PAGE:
Capitalization Rules 8th grade, language arts
Rule #1 – Capitalize the first word of every sentence. Example: Many people worked for the independence of the colonies.
Rule #2 – Capitalize the first word of a direct quotation that’s a complete sentence. Example: Travis said, “One of those people was Paul Revere.”
Rule #3 - When a direct quotation is interrupted by explanatory words, such as she said, don’t begin the second part of the direct quotation with a capital letter. Example: “I read a famous poem,” said Kim, “about Paul Revere.”
Rule #4 – If the second part of the quotation starts a new sentence, then you should capitalize the first word. Example: “I know that poem,” said Sarah. “My class read it last week.”
Rule #5 – Don’t capitalize an indirect quotation that is preceded by that. Example: The teacher said that the poem was written by Longfellow.
Rule #6 – Capitalize the first word in a salutation and a closing of a letter. (title and name of person) Example: Dear Mrs. Adamson, Sincerely yours, With love, My dear Abigail,
Rule #7 – Capitalize a title before a person’s name or if it’s used in place of a name. Example: President Wilson, Dr. Martin Luther King, Jr. “Has the enemy surrendered, General?” asked the soldier.
Rule #8 – DO NOT capitalize a title that follows a name or is used as a common noun. Example: Woodrow Wilson, president of the United States during WWI, supported cooperation among nations. Who was Wilson’s vice president?
Rule #9 – Capitalize Jr. and Sr. and abbreviations of academic degrees. Example: M. Smith, M.D. Janice Stein, Ph.D. Otis James Jr.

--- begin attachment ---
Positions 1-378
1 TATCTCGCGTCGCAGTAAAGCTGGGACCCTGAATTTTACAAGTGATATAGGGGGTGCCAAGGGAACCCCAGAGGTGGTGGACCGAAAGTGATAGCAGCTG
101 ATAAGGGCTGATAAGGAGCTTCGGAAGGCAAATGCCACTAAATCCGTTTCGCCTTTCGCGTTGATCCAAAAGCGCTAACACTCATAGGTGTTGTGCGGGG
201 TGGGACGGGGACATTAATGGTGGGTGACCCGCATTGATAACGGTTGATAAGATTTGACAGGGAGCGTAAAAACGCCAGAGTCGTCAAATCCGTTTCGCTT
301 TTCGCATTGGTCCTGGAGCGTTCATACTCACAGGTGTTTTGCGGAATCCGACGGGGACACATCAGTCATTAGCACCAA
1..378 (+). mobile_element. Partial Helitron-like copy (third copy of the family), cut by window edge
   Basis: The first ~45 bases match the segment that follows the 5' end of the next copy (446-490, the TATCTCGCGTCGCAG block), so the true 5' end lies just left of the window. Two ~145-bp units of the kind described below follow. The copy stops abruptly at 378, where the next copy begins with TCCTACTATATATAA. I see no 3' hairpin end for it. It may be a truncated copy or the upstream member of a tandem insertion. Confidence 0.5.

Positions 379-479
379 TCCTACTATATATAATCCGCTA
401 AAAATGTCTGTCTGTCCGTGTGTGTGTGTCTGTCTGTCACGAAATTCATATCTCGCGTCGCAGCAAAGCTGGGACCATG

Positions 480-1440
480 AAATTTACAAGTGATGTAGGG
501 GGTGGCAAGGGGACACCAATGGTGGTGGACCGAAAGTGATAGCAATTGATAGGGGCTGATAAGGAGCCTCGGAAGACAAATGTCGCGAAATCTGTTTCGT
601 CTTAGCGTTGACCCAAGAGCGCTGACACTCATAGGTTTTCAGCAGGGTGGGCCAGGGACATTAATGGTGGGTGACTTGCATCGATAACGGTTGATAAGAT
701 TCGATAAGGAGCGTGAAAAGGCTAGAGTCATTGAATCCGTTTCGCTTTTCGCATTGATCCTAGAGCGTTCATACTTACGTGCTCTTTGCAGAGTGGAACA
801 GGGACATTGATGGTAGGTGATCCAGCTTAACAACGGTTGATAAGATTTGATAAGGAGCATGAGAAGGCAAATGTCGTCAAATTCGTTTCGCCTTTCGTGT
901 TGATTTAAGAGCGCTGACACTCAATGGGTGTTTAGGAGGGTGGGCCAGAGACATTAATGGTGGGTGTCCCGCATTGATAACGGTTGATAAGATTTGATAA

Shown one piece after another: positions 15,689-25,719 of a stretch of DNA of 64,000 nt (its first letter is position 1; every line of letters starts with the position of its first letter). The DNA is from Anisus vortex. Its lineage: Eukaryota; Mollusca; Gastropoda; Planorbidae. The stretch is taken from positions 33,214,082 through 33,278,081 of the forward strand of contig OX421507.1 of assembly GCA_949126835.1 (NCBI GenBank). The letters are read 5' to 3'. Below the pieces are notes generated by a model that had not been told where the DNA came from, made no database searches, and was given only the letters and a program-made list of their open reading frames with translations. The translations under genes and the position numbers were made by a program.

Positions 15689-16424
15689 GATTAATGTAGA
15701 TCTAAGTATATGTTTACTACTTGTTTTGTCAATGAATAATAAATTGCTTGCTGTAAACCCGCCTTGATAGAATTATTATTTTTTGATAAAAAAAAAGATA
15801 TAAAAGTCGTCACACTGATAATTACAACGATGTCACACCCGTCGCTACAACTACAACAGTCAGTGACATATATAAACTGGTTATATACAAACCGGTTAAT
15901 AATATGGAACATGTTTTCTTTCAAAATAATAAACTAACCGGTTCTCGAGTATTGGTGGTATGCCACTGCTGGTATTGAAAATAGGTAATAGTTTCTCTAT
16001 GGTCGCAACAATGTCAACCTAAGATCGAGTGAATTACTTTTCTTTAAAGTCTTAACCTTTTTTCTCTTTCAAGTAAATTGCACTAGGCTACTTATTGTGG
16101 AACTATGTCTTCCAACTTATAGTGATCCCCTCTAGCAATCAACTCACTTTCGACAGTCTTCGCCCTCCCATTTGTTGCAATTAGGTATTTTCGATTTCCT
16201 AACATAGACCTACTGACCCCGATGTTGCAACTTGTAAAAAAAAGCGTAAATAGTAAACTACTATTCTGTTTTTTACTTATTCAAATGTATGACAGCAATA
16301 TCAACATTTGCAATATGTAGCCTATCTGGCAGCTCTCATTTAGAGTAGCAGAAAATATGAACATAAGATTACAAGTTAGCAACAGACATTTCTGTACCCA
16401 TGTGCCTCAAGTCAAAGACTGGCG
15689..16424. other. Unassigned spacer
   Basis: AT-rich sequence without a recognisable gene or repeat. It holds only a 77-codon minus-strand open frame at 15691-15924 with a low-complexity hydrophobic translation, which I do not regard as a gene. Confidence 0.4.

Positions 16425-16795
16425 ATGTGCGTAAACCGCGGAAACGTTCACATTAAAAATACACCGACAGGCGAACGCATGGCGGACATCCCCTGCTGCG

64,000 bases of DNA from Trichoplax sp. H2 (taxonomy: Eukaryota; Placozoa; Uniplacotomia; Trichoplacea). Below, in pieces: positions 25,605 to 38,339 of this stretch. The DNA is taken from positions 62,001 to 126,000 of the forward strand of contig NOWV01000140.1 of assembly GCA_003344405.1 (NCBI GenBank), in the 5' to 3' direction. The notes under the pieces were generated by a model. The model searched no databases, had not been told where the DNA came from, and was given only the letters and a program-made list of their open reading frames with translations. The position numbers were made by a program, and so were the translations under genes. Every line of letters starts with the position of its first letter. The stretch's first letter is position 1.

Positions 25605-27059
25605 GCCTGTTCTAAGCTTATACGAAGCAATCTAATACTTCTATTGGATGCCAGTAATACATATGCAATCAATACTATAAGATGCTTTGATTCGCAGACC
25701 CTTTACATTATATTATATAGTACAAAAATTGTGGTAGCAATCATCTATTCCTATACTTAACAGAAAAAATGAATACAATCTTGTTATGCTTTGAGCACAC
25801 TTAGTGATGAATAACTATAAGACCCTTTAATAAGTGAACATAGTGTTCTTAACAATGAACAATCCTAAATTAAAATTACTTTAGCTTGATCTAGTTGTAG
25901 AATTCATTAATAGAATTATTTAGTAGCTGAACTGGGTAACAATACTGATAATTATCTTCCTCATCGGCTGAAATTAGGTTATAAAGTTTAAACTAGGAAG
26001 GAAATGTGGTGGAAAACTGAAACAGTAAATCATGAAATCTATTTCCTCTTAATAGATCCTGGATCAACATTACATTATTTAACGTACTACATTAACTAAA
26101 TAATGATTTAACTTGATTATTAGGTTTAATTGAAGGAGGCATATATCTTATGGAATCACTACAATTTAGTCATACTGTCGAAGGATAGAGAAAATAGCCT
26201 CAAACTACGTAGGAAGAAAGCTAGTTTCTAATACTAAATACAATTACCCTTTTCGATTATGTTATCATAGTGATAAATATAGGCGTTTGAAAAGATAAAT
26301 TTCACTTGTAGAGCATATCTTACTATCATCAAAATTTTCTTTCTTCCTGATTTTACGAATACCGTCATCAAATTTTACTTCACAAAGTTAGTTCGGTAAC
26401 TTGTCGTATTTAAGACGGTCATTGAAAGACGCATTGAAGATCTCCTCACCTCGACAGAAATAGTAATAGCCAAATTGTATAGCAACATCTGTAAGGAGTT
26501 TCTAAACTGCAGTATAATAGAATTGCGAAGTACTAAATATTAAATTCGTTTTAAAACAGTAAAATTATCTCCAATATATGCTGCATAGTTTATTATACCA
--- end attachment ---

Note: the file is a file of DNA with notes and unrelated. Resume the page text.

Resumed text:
Rule #10 - Capitalize words that show family relationships when they’re used as titles or as substitutes for names. Example: Last year Father and Aunt Beth traveled to Oregon.
Rule #11 – DO NOT capitalize words that show family relationships when they follow possessive nouns or pronouns. Example: Jo’s uncle took photographs. My aunt Mary framed them.
Rule #12 – ALWAYS CAPITALIZE THE PRONOUN I. Example: American history is the subject I like best.
Capitalization Rules Cont’d #13 - Capitalize the names of cities, counties, states, countries, and continents. #14 - Capitalize the names of bodies of water and other geographical features. #15 - Capitalize the names of sections of a country. #16 - Capitalize all important words in the names of particular historical events, time periods, and documents. #17 - Capitalize brand names but not the nouns following them. #18 - Capitalize the names of days of the week, months of the year, and holidays. Don’t capitalize the names of the seasons.
Rule #19 – Capitalize direction words when they name a section of a country Example: the South, the West Coast, the Northeast
Rule #20 – DO NOT capitalize direction words used in other ways. Example: southern California, northerly winds, Tennessee is south of Kentucky
Rule #21 – Capitalize names of streets and highways. Example: Main Street, Route 66
Rule #22 – Capitalize names of particular buildings, bridges, monuments, and other structures. Example: the White House, Golden Gate Bridge, the Rose Bowl
Rule #23 - Capitalize all important words in the names of clubs,organizations, businesses, institutions, and political parties. Example: Girl Scouts of America, American Red Cross, Microsoft Corporation
Rule #24 – Capitalize the names of languages, nationalities, and ethnic groups. Example: English, Japanese, Native Americans
Rule #25 - Capitalize proper adjectives. A proper adjective is an adjective formed from a proper noun. Example: African American voters, Mexican art, a Broadway musical, Appalachian families
Rule #26 - Capitalize the names of religions and the people who practice them. Capitalize the names of holy days, sacred writings, and deities. Example: Islam, Muslims, Easter, the Bible, Allah
Rule #27 - Capitalize the names of trains, ships, airplanes, and spacecraft. Example: the Orient Express, Titanic, Spirit of St. Louis, Voyager 2
Rule #28 - Don’t capitalize the names of school subjects, exceptfor proper nouns and adjectives and course names followed by a number. Example: language arts, geography, earth science, American history, French, Algebra 1